A new exotic particle has been hiding out amidst the gobs of data collected by the world’s largest atom smasher, physicists have discovered.
The new particle, called Ds3*, is a meson — a type of unstable particle made of one quark and one antiquark. Quarks a re subatomic particles and are the most basic building blocks of matter that make up protons and neutrons. They’re held together by the strong interaction, or strong force, that is one of the four fundamental forces in nature. (Electromagnetism, weak interaction and gravity are the other three.) No stable form of matter would exist without the strong interaction holding it together.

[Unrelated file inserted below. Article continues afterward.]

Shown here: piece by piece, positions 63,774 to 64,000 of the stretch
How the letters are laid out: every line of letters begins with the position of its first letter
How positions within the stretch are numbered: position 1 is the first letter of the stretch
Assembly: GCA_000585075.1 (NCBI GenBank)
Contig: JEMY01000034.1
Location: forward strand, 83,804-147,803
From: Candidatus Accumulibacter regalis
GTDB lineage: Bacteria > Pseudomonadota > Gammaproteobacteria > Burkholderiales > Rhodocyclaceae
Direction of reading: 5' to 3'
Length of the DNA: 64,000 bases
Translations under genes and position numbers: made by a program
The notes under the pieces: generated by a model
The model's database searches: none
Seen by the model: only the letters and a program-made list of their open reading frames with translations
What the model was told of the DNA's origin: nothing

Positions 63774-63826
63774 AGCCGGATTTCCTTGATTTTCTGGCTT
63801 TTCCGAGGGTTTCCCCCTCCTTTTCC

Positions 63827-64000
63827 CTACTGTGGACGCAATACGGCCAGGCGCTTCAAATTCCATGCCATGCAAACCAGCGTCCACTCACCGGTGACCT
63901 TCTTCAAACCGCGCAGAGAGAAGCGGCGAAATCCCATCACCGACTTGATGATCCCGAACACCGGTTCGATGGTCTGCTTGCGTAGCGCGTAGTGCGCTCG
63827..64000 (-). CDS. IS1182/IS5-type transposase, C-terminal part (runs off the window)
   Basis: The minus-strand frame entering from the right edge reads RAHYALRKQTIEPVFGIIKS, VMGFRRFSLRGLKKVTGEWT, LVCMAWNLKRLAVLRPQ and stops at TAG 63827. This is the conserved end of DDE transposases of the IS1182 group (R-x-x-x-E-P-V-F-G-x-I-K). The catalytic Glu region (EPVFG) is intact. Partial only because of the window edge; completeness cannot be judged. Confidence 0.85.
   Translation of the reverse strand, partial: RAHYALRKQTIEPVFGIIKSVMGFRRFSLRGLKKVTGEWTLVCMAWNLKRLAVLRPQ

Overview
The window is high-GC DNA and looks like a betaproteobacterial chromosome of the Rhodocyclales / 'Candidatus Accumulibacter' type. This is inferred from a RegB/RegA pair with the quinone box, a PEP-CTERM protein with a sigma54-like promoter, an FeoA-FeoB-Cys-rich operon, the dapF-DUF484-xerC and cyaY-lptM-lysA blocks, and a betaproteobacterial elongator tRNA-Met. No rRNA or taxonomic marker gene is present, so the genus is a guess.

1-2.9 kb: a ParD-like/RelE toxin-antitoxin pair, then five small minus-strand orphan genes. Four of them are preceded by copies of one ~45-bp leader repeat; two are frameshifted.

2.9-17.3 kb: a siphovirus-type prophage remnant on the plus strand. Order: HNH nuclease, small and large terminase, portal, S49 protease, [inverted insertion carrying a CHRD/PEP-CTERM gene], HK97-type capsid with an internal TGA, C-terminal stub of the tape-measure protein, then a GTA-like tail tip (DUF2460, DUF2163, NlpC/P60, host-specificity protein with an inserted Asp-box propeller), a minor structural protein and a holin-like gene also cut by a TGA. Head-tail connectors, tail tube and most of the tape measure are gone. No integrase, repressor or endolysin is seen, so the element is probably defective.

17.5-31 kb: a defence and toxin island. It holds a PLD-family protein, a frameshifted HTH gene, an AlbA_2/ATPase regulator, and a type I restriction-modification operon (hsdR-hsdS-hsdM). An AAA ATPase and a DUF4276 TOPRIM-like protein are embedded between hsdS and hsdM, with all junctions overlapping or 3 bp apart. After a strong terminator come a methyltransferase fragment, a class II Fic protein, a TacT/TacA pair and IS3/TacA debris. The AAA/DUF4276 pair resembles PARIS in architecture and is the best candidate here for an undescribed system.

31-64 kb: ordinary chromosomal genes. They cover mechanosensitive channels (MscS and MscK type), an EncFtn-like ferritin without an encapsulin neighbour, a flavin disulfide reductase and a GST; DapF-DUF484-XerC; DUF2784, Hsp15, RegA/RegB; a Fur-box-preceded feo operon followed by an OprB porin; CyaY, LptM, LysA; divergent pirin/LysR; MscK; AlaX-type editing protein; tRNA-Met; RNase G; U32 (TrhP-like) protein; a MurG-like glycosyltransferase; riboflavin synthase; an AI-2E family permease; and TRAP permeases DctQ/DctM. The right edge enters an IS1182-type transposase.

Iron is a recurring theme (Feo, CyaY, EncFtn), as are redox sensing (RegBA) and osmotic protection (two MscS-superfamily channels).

To find the new particle, Tim Gershon, a professor of physics at the University of Warwick in the United Kingdom, and his team used the Dalitz plot analysis. The technique involved waiting for the particle to decay into its most basic elements (quarks) and tracking their motion inside the Large Hadron Collider (LHC), the world’s largest atom smasher.
This is the first time the technique has been used on data from the LHC, located in a 17-mile-long (27 kilometers) underground tunnel on the border between France and Switzerland. The analysis is possible because physicists now have enough experience with the LHC data and can use it for more complicated analysis. Gershon said there could be even more new particles hidden in the data. [7 Strange Facts About Quarks]
“What we’ve shown here is that we can use the existing data to discover new particles,” Gershon told Live Science. “Hopefully, we’ve opened a door to a whole new era of these types of studies”…
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